Eight of the top 12 banks reported lower deposits in their Q2 earnings, released over the past couple of weeks.
Saudi Arabia’s banks have posted lower deposits in their Q2 earnings as the government withdraws emergency funds injected when oil prices slumped, although weak loan demand makes a liquidity crunch unlikely.
Alawaal Bank’s deposits dropped to 19 per cent from a year ago, to SAR 66.2 billion ($18 billion) and deposits at Bank Aljazira shrank three per cent to SAR 47.8 billion, reported Reuters.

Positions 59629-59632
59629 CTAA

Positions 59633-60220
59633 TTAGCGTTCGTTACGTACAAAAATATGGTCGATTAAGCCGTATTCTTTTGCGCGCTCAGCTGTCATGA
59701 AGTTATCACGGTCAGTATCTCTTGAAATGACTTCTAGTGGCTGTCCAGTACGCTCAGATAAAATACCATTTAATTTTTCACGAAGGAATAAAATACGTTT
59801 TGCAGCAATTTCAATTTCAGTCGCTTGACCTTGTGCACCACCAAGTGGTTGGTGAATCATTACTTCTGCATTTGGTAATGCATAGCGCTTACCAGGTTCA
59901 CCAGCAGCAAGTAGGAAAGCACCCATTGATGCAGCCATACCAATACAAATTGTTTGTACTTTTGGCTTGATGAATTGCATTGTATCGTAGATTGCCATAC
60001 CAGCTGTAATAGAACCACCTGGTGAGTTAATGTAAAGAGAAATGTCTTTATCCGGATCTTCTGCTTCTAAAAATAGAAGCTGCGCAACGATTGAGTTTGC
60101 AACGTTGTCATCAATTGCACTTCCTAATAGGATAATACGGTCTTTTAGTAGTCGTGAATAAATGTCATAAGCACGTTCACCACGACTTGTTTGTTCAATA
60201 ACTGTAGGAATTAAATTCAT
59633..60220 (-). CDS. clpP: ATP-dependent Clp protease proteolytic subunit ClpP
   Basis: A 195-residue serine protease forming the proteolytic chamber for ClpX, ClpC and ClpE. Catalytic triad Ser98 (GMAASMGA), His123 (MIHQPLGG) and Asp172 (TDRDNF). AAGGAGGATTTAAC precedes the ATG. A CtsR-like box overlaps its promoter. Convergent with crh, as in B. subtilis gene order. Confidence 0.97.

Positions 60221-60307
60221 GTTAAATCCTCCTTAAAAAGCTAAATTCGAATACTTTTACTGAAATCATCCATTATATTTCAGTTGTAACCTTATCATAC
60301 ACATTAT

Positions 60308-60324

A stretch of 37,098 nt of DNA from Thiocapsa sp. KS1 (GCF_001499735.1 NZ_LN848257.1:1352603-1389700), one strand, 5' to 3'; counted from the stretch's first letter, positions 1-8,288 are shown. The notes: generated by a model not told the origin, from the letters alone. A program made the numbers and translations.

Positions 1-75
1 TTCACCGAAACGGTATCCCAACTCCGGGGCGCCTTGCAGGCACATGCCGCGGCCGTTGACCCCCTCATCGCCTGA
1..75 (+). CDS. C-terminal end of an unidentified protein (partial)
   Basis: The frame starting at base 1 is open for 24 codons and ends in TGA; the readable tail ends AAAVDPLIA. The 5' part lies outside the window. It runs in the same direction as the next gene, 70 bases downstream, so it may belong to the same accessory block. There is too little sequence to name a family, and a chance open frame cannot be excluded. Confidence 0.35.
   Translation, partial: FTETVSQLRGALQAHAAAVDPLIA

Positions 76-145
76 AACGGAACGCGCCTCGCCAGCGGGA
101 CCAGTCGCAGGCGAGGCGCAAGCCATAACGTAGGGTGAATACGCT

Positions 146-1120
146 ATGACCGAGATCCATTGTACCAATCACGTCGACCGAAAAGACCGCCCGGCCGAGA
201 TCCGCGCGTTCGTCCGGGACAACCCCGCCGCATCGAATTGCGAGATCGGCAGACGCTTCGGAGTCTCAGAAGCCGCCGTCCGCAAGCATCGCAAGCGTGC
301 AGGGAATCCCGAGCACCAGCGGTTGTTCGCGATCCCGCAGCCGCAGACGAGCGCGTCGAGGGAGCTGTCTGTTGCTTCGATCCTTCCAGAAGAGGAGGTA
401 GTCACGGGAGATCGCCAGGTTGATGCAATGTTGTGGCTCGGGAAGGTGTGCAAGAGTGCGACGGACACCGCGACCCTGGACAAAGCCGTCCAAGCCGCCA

Additionally, in contrast the Kingdom’s biggest lender, National Commercial Bank shrugged off the trend posting one per cent increase in deposits to SAR 317.7 billion, while Alinma Bank saw a four per cent increase.
The data released by the central bank also revealed that deposits by Government entities in all commercial banks shrank 11.7 per cent from the corresponding period in 2017 to SAR 313.6 billion in June.
The Government placed deposits in the banking system to counter a shortage of funds due to low oil prices in 2016. Oil prices have now partially recovered and the central bank wants to avoid capital outflows by having Saudi Arabia interest rates rise in line with US rates.